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Dan Goodman's prediction and politics journal.

Sunday, August 01, 2004

Sunday August 1, 2004. The Kitchen Window had a Beer Can Chicken Roaster. I'd vaguely heard of this recipe, but I hadn't realized anything specifically for that recipe was being manufactured.

Lunds Supermarket had a display which included a Beer Can Chicken cookbook (also with other grilling recipes). And, from Blue River Gourmet, special Beer Can Chicken seasoning. ("Always hand prepared.")

I'd vaguely heard of Beer Can Chicken; but I assumed it was an "I'm a beer-drinking redneck" recipe.
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Writing: daily exercise -- Done, and I'll quote it here:

Imagine reading stories written by elves about us; by people of the future about us. With the usual cliches, of course.

I've been thinking about an anthology series, with stories purporting to be of this kind. (That is, actually written by people of our time and place who are pretending to be outsiders.)

Volume 1: Fantasy stories from Elfland; some about our world, some about humans living in Elfland. They would have some of the same cliches and stereotypes as most of the fantasy seen here; but there would be a few unfamiliar ones. Different writers would come up with different versions, of course.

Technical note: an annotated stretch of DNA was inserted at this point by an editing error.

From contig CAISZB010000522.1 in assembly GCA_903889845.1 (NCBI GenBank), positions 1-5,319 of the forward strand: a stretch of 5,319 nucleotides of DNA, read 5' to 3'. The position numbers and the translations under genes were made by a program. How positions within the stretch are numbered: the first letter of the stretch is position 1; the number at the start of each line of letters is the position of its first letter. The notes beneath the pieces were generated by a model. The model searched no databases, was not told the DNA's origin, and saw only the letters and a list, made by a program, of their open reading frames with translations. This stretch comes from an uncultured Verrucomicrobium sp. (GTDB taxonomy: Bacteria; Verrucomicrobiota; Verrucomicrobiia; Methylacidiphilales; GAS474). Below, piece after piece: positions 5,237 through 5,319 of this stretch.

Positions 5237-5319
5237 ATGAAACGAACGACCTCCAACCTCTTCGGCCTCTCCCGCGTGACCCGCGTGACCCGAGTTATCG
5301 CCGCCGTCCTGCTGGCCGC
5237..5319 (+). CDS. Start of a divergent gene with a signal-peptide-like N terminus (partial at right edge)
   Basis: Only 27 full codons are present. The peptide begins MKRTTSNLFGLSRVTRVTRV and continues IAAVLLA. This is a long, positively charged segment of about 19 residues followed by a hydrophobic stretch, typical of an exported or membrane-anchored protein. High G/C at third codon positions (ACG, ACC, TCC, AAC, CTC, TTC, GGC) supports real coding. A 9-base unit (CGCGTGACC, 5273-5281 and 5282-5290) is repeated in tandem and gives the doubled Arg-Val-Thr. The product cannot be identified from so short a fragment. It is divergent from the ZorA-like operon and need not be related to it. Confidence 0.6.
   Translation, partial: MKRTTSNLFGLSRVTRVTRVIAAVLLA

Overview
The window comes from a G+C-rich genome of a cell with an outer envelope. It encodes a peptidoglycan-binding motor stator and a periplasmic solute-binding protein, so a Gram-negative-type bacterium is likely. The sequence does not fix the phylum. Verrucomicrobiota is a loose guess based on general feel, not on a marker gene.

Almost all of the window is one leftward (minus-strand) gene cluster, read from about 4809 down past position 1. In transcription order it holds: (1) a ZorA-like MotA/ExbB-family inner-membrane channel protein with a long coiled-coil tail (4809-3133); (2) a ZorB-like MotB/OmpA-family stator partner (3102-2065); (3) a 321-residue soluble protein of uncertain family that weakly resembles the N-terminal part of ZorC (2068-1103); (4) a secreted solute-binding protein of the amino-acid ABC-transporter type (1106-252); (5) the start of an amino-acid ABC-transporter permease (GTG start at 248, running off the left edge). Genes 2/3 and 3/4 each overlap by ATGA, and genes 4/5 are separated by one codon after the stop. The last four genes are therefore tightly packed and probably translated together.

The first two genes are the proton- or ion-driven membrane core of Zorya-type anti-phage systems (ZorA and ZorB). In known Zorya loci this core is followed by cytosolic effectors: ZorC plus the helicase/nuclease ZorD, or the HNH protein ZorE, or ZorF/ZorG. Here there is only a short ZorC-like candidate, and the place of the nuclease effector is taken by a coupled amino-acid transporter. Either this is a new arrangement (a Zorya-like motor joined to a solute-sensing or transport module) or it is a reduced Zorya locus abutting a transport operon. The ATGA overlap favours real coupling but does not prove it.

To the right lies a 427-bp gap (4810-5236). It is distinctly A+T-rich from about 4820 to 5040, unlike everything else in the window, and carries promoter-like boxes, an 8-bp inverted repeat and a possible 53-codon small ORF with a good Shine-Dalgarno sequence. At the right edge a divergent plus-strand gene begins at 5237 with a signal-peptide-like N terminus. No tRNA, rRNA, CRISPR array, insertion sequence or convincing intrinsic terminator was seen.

Volume 2: Historical romances set in our time. There would be the usual distortions associated with "It was a simpler, gentler time...." And there would be the things which need explaining, like "At that time, there were still people who remembered British pre-decimal currency". But just what needed explaining and what the writer got wrong would give hints about that future.

Volume 3: Straight historical fiction.

"Well Met, Well Met, My Own True Love" -- I got one scene rewritten, with protagonist rather than narrator in the leading role. And with the Canadian Civil War reenactors added back in.

"They Might Be Windmills" --
"History Line" --
"Port Useless" --
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Why Boston's plants bloom earlier now than 100 years ago
The city's average temperature increased 1.5 degrees Celsius over the past century. By Christa Case
http://www.csmonitor.com/2004/0802/p12s01-sten.html?s=hns
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